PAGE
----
But one part has to complement the other – that’s the big thing. With growing a start-up, there’s the cash flow issues, trying to hire new staff – you’ve got some stressors there. So as long as I have the time to take the time, and find the time to de-stress, I’m good. I always seem to be able to relax very quickly. My main de-stressor is fishing.
Fishing isn’t just a hobby, but also ties in with one of your other areas of professional focus. Could you touch on that?
Sure. One of my other companies, On The Fly Productions, produces the TV show Sport Fishing on the Fly. We book trips called On The Fly Adventures, too. Even though I’ve got a camera crew on-site, and we have to do post-production, fishing is still relaxing. It always puts a smile on my face and takes away all the stress.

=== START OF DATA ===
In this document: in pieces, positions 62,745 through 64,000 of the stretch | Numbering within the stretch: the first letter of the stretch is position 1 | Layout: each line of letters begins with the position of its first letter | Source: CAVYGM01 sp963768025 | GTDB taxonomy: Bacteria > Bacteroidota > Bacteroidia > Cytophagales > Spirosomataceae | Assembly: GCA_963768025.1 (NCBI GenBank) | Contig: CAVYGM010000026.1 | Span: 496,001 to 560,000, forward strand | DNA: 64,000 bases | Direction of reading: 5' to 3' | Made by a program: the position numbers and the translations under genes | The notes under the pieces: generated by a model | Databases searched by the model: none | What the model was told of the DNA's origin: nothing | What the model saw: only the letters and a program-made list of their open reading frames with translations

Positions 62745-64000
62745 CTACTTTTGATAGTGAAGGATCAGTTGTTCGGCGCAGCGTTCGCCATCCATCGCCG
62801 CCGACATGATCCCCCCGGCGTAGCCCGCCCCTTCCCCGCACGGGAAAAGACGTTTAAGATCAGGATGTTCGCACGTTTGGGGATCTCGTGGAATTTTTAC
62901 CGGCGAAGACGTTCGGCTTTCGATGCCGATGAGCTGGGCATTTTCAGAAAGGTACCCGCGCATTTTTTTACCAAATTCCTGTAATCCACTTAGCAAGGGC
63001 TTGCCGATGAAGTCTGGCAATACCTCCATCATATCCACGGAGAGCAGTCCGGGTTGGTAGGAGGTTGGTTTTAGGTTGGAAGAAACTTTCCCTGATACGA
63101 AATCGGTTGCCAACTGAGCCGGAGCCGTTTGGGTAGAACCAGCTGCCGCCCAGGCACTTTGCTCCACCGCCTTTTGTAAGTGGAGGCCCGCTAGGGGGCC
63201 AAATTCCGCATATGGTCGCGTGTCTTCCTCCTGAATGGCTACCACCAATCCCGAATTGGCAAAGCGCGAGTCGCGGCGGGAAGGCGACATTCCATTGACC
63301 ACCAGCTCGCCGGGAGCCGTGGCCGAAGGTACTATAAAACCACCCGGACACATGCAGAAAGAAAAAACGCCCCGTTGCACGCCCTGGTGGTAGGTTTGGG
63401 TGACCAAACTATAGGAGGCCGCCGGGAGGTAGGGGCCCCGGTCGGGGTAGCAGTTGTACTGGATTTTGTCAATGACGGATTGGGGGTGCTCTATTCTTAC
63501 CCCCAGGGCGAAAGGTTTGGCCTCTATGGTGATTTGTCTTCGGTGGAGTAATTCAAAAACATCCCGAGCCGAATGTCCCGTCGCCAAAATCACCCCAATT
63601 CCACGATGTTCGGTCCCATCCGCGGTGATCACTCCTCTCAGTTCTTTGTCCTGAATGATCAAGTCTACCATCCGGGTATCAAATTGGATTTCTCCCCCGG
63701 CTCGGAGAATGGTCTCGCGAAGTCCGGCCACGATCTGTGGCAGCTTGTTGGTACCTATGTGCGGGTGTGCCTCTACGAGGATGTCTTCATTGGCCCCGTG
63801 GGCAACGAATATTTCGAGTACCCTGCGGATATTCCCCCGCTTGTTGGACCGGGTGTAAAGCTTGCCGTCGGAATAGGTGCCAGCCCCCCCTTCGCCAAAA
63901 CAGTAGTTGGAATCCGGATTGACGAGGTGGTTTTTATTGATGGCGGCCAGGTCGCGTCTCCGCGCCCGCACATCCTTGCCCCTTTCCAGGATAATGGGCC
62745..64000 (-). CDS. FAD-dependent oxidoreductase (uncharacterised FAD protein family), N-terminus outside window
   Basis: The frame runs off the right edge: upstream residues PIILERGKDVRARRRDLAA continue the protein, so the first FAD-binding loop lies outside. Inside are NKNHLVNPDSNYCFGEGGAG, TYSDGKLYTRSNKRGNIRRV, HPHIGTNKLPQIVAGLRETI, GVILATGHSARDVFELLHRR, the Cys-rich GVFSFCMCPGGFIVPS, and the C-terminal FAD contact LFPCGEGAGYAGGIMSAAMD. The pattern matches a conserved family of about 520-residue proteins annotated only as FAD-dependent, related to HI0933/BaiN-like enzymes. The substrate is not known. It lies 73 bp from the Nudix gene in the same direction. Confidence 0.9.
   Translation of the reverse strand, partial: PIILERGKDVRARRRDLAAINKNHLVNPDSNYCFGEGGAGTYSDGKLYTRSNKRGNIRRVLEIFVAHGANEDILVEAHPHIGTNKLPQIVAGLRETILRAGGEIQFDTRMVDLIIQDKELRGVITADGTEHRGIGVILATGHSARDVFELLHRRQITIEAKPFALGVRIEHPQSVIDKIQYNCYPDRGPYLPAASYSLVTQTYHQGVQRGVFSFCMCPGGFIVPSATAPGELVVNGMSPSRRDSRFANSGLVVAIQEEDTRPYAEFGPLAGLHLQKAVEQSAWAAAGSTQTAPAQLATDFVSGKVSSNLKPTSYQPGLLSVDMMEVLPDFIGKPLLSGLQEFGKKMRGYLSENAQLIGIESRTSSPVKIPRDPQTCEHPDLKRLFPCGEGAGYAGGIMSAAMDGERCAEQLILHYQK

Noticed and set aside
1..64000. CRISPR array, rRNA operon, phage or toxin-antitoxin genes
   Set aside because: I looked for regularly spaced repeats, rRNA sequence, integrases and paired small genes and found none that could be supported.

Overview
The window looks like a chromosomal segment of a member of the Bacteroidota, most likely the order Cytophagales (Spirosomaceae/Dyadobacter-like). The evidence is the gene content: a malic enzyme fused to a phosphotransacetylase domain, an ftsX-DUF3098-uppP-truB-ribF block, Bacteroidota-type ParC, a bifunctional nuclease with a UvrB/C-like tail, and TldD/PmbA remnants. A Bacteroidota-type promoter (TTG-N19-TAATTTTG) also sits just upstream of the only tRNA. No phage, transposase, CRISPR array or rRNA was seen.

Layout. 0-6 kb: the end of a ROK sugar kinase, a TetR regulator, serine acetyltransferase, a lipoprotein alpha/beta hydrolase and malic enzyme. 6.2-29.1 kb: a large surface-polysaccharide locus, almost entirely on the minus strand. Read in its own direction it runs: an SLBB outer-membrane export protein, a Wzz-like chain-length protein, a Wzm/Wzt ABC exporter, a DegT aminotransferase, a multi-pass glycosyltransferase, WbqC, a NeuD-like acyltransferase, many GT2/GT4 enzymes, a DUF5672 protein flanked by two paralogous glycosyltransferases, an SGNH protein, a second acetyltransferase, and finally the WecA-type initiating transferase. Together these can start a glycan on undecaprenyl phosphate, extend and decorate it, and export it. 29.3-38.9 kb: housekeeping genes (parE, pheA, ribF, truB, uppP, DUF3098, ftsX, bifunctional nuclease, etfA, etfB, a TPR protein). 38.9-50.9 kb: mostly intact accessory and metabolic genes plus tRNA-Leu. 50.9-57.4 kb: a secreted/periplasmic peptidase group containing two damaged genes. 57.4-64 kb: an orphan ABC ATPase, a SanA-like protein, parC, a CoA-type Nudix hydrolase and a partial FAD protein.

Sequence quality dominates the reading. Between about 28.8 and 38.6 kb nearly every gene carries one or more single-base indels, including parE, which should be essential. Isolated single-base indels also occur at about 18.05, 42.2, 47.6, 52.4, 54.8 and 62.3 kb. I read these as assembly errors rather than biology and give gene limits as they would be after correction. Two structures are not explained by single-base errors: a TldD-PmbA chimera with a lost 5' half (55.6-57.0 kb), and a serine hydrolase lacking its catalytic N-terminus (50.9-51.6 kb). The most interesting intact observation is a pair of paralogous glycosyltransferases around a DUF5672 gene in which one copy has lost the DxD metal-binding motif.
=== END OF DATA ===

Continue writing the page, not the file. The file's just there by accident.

On The Fly actually started when Grant Fines and I were partners in Firebird; we wanted a hobby and Grant was doing a bunch of volunteer video work for Shaw Cable. I was fly fishing and he offered to show me some video stuff if I showed him how to fish. He filmed me fly fishing one time and we gave it to Shaw; they liked it; they put it on the air, and then it just took off from there. Grant and I actually committed quite a bit of money – we put in about $100,000 in to start. Back in 1995 we signed with Outdoor Life Network down in the U.S., and now this year we’re producing our 25th season. It airs all across North America and is now in Russia, New Zealand, and across Europe. The show really took off – it’s essentially worldwide.
I also have another company, Freschi Global Consulting, where I consult globally for semiconductors and consult with KAST under their Adventure Acceleration Program to help mentor younger companies and startups; I try to help them not make the mistakes that we all make as entrepreneurs. That side of things is important so we can establish more companies here in Metal Tech Alley.
Can you describe a pivotal moment in your career?